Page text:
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Representatives overwhelmingly rejected a demand from the Birmingham division for the resignation of the chair and deputy chairs of the Junior Doctors Committee during a highly charged debate on Tuesday about modernising medical careers.
They also gave a standing ovation to committee chair Jo Hilborne, who told members that the blame for the “nightmare of MTAS” did not lie with the JDC, which had warned of the dangers since 2004 and had worked strenuously in recent months to avert it. “The fault is with the medical royal colleges, the postgraduate deans, and the government,” she said.
But council member Fay Wilson, proposing the emergency resolution, said the officers should resign because they had failed to honour a commitment, given to the junior doctors' conference earlier this year, not to oppose the legal action taken by Remedy UK against the health department.
Dr Wilson, claiming to speak for many of the junior doctors who were not in the hall as well as the 40% who were not BMA members, said Remedy—a pressure group representing junior doctors—had been forced to seek a judicial review because it felt the BMA did not have the will.
She produced a transcript of part of the proceedings of the junior doctors' conference, which, she alleged, demonstrated that JDC officers originally agreed they would not oppose the legal action.
The junior doctors represented by Remedy felt their own union had betrayed them, she said. “They felt stabbed in the back.”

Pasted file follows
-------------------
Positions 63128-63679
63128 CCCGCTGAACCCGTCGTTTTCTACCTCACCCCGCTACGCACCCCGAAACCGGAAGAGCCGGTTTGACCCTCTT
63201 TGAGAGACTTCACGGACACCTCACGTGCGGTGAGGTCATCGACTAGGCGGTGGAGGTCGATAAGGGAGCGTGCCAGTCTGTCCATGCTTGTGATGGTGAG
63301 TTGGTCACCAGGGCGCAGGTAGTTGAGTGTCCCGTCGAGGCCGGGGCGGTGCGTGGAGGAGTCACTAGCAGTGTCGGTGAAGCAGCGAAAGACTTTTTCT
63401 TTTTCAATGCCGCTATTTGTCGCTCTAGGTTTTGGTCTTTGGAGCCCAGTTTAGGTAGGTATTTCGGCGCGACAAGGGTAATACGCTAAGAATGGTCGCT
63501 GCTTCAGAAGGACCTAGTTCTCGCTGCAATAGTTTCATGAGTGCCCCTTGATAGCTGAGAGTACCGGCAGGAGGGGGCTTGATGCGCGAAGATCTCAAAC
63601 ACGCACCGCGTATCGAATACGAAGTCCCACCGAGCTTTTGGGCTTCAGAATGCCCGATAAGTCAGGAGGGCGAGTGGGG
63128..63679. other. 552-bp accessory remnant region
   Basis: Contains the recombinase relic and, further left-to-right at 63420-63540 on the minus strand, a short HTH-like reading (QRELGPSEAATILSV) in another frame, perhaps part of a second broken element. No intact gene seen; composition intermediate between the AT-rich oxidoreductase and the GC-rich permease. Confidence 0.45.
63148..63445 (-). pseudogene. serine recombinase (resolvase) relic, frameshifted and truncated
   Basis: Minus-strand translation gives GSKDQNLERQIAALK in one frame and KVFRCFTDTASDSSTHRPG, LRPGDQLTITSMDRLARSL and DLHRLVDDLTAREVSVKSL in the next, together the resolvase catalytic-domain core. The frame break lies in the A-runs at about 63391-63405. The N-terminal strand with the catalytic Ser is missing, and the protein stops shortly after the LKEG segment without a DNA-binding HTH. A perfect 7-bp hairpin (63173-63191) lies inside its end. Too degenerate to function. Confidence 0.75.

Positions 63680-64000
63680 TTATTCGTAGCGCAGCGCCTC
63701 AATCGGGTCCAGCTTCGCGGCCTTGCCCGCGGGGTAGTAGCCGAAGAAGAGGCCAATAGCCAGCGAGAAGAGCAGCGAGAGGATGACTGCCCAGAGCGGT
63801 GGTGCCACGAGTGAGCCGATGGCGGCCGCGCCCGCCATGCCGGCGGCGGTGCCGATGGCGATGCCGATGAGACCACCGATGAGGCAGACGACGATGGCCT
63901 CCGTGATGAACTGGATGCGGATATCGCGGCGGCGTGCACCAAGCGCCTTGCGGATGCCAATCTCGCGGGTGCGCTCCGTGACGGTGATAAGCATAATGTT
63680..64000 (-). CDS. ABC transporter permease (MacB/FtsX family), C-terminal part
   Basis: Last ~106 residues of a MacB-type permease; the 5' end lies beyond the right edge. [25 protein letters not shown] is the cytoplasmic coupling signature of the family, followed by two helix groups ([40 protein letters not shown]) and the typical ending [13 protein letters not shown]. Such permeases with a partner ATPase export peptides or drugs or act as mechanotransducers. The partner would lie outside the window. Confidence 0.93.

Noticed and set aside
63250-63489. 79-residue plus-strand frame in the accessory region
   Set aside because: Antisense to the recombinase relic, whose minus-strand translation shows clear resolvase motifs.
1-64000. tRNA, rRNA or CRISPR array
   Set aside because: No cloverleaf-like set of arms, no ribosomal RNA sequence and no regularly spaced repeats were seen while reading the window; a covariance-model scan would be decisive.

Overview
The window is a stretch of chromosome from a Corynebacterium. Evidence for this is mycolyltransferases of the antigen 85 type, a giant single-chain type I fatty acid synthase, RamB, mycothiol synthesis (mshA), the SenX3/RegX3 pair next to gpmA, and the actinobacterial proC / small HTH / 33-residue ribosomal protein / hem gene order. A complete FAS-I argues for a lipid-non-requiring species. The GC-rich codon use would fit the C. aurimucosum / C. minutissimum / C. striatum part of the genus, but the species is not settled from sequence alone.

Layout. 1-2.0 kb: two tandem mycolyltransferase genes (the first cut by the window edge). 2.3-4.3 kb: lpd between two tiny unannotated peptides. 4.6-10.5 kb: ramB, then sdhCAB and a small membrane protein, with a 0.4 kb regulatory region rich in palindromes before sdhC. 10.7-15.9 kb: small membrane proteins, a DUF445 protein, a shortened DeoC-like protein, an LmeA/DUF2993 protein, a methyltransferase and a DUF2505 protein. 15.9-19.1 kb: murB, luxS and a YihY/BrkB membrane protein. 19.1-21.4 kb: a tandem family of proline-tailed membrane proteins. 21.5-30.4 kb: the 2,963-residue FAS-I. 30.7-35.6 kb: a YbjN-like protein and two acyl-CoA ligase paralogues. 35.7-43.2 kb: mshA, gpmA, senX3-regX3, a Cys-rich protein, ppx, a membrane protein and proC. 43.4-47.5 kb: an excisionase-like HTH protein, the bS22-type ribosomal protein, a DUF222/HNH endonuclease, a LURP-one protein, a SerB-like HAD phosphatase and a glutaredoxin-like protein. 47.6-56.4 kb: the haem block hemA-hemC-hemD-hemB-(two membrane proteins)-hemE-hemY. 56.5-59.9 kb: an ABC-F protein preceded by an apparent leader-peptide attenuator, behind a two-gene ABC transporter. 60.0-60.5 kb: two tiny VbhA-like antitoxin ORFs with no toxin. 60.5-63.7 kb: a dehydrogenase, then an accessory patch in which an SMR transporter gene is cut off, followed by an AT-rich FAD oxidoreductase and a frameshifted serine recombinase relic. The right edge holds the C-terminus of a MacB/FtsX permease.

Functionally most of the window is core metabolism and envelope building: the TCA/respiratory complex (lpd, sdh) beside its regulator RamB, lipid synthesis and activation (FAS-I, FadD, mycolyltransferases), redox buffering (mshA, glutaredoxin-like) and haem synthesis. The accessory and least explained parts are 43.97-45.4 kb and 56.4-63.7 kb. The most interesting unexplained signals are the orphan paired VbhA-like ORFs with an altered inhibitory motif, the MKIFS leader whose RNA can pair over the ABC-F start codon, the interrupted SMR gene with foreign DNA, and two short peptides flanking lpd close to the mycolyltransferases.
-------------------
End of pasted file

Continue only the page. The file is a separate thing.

She called on members to set aside personalities and consider the interests of the association. “JDC officers were on watch when this happened. They are accountable officers.”
But JDC member Andrew Rowland dismissed the accusations as a “fairy story of emotions based on fiction not fact. None of the officers said what is alleged in this motion.” This was “nothing more than a witch-hunt,” he added.
Hamish Meldrum, chairman of the BMA's General Practitioners Committee, said the association had to hold up its hands and say it could have done more to support junior doctors. But he insisted that Jo Hilborne and her colleagues had worked tirelessly to try to “resolve the MTAS shambles rather than just walking away from it.”
“Instead of trying to find scapegoats, let's try to resolve the issue and not fight among ourselves,” he urged.
Acting chair of council Sam Everington said the JDC had been the first to warn of the “catastrophe that was coming our way. What's absolutely vital is that we unite as a profession. The government are very happy to see us divided, to see a wedge between us.”